Likewise, under the guidance of showrunner Melissa Rosenberg, "Jessica Jones" doesn't shy away from difficult subjects, up to and including drug use, abuse, PTSD and rape (the latter of which is not shown, though its consequences are). The show confronts these issues head on, without frills or superfluous platitudes, and each new twist feels like a punch directly to the gut. They are exposed, like a raw nerve, and dealt with by characters who not only don't have answers but are very much trying to reconcile these traumatic events with their own self-images. Presented without judgment, their struggles are not portrayed as inconvenient, melodramatic or pitiful; the characters aren't shown to be too fragile to cope as they develop, and the show treats their growing fortitude as a form of strength. The series is impressive in the complex way it wrestles with these difficult topics, which have so often mishandled in media.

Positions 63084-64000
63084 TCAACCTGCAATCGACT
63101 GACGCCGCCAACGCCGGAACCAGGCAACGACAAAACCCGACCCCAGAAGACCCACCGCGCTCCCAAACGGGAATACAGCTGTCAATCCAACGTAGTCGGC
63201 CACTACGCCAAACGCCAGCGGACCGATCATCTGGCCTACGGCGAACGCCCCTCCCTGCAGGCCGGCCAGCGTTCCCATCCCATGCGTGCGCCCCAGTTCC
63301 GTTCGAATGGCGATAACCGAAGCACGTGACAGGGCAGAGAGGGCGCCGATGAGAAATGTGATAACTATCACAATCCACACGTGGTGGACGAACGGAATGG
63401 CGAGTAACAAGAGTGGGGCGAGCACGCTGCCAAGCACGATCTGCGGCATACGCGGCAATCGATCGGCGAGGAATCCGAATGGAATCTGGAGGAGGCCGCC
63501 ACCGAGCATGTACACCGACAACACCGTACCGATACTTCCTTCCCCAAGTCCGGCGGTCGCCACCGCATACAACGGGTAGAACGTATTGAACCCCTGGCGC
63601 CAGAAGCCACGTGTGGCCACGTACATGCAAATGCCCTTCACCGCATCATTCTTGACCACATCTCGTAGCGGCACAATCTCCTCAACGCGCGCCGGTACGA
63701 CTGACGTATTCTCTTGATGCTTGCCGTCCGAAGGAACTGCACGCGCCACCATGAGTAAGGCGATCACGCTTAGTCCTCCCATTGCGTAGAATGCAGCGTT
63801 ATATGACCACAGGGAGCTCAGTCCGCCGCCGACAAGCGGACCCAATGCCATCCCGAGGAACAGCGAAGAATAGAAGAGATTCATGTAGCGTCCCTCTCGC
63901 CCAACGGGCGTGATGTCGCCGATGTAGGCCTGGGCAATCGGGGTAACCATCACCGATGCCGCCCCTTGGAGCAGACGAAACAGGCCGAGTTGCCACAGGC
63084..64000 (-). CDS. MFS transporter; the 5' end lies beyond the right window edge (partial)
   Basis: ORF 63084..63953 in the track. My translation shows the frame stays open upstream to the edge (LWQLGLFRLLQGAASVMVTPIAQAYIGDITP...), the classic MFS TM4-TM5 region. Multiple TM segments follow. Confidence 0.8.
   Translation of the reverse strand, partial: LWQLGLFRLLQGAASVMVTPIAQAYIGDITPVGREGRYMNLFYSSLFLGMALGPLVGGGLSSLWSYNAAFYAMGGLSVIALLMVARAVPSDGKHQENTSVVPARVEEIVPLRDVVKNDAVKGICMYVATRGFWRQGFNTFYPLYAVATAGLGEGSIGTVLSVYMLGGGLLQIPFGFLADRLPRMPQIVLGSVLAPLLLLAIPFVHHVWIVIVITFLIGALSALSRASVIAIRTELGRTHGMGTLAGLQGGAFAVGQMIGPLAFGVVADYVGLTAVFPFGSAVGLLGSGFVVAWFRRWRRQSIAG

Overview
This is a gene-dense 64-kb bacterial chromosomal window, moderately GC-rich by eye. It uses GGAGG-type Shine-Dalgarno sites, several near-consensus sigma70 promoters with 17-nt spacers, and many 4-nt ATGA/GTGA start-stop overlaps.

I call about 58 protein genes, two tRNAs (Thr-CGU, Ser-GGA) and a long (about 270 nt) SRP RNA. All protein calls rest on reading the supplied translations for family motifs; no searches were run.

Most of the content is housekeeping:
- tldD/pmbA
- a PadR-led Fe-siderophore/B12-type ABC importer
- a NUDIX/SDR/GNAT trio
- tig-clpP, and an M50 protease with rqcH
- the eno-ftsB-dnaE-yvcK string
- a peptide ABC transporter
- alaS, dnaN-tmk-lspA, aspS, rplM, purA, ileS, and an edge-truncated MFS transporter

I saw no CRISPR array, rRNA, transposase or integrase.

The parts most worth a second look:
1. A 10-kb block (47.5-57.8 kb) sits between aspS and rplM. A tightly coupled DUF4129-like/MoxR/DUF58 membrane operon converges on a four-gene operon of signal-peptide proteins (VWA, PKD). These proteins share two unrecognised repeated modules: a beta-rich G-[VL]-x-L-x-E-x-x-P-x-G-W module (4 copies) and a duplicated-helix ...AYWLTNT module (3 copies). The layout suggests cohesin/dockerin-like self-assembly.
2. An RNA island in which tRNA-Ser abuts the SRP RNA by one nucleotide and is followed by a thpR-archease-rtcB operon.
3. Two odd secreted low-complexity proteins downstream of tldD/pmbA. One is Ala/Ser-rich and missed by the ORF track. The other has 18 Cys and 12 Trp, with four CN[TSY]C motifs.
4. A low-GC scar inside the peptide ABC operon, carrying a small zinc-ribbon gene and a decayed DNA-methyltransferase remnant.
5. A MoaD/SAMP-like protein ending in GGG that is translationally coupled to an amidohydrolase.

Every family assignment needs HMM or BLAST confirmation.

What's more, fans of the comics will be delighted with this adaptation of Brian Michael Bendis and Michael Gaydos' "Alias" series published by Marvel's mature readers MAX imprint. While the show is completely accessible for viewers who have never even heard of the character before, it relies on the comics in a fun, faithful way; panels are shown shot-for-shot and lines are lifted directly from the source material, all without making the scenes feel stilted or forced. The references and nods to the comic will leave longtime fans cheering. As true as it is to the source material, the show does veer off into new storylines, as any adaptation is wont to do. In doing so, the show skillfully updates the character, who was created over a decade ago in a time before the ubiquitousness of smart phones. In addition to artfully using these developments to the plot's benefit, this keeps the story feeling fresh and full of surprises.